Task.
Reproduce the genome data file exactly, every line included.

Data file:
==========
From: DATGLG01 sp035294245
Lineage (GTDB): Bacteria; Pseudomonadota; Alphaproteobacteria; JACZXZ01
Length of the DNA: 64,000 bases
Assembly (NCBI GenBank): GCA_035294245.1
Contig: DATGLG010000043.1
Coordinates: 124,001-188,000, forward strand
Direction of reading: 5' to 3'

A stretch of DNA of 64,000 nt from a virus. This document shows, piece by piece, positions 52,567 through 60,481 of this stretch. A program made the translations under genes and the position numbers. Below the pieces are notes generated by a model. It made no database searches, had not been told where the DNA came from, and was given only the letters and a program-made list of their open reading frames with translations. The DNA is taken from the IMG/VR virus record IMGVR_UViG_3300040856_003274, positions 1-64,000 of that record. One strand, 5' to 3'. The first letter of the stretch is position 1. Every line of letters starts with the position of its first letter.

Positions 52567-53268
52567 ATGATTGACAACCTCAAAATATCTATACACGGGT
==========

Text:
From: DATGLG01 sp035294245
Lineage (GTDB): Bacteria; Pseudomonadota; Alphaproteobacteria; JACZXZ01
Length of the DNA: 64,000 bases
Assembly (NCBI GenBank): GCA_035294245.1
Contig: DATGLG010000043.1
Coordinates: 124,001-188,000, forward strand
Direction of reading: 5' to 3'

A stretch of DNA of 64,000 nt from a virus. This document shows, piece by piece, positions 52,567 through 60,481 of this stretch. A program made the translations under genes and the position numbers. Below the pieces are notes generated by a model. It made no database searches, had not been told where the DNA came from, and was given only the letters and a program-made list of their open reading frames with translations. The DNA is taken from the IMG/VR virus record IMGVR_UViG_3300040856_003274, positions 1-64,000 of that record. One strand, 5' to 3'. The first letter of the stretch is position 1. Every line of letters starts with the position of its first letter.

Positions 52567-53268
52567 ATGATTGACAACCTCAAAATATCTATACACGGGT